Particle size influences the flowability of material. Flowability is the ratio between the cohesive forces making particles stick together and the normal forces breaking them apart (Lawrence, 2017). Coarse particles have a better flowability than finer particles. Blending microfine extract powders with TBC herbs also increases the differences in flowability between the components, which leads to higher segregation of a mixture (Savage and Lun, 1988). Furthermore, microfine powder tends to stick on machine surfaces, which increases the friction between the dosing parts of a tea packaging machine, generates heat, and can seize the packaging machine. Consequently, the efficiency of tea packaging operations decreases.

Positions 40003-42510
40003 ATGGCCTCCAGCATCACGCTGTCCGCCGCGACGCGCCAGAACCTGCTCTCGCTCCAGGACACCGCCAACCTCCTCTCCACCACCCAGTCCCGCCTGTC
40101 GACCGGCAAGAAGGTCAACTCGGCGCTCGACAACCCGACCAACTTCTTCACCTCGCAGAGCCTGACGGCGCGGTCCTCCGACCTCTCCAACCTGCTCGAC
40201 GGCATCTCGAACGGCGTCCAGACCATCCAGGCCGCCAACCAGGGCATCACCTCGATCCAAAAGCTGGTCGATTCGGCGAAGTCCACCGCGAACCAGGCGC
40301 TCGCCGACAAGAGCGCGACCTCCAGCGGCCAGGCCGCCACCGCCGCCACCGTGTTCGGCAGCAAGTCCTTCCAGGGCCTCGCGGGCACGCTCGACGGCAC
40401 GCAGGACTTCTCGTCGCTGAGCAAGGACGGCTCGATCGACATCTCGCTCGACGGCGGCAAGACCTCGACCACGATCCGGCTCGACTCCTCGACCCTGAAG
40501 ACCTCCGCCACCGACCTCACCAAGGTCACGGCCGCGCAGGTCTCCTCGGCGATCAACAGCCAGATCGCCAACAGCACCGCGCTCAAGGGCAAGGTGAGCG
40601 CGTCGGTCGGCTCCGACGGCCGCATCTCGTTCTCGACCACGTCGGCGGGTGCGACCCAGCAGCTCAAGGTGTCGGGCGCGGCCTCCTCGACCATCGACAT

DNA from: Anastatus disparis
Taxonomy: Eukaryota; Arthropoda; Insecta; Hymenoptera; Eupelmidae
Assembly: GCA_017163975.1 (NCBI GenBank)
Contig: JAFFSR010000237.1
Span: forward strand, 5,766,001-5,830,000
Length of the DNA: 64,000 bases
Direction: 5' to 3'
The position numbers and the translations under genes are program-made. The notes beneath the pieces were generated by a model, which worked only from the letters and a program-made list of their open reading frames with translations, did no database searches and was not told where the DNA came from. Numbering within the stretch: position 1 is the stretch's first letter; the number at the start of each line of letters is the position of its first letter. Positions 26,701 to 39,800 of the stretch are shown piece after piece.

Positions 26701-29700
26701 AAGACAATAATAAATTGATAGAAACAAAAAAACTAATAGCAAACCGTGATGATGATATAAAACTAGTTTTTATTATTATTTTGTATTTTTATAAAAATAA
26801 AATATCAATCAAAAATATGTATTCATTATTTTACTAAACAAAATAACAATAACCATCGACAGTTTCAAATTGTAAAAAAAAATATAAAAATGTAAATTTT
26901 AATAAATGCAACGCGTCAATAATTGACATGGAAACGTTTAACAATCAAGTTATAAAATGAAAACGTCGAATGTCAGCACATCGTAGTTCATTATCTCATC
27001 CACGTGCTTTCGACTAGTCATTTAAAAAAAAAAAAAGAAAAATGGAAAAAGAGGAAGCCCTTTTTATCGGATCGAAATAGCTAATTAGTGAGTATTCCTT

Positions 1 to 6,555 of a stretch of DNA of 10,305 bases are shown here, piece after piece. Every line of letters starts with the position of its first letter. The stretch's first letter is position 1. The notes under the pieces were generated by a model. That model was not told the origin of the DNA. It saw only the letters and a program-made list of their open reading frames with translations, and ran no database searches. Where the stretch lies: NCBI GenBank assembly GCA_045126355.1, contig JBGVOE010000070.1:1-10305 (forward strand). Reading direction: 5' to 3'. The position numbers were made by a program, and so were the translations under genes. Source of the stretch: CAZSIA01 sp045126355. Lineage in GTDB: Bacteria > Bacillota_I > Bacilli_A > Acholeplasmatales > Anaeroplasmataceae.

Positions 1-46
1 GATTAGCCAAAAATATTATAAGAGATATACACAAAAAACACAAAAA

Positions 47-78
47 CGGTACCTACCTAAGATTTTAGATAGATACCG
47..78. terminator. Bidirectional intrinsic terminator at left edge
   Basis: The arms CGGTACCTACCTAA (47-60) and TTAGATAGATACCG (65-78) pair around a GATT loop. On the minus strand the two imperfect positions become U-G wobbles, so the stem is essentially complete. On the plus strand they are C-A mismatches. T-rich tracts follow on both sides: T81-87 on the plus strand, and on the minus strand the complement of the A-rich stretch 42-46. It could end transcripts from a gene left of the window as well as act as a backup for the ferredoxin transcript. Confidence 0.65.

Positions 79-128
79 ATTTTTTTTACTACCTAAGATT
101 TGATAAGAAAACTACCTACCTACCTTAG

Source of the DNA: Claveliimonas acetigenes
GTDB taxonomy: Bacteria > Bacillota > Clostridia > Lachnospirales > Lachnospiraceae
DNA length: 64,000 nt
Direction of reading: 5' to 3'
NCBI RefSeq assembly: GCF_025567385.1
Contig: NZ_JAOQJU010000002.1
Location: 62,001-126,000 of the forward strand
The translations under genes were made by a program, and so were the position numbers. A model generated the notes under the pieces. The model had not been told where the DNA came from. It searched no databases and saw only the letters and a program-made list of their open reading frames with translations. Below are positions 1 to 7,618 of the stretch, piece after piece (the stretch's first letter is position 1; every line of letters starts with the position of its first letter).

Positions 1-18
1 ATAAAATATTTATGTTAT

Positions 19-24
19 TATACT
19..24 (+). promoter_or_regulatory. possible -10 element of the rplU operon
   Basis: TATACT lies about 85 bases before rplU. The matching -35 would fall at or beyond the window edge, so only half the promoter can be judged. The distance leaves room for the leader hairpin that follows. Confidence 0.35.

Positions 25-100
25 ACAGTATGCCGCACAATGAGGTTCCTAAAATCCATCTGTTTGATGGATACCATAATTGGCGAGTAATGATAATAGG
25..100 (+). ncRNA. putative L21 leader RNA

Therefore, one must take measures to agglomerate powder extract into machinable particle size to mitigate undesirable physical properties and yield a homogeneous mixture with good machinability.

Extract agglomeration

There are multiple technologies for converting a powder extract into a TBC particle size depending on the extract in question. For an aqueous extract, dry granulation by compression/compaction is most often used in the industry, being economical and suitable for heat-sensitive botanical compounds (Sharma, 2017). Dry granulation utilizes two rollers that revolve towards each other to form solid compacts or sheets by hydraulic pressure which are then milled and granulated to TBC particles. Figure 1 shows samples of licorice root aqueous extract powder, licorice root aqueous extract granules, and licorice root TBC to illustrate how licorice root aqueous extract granules have a similar particle size to TBC licorice roots.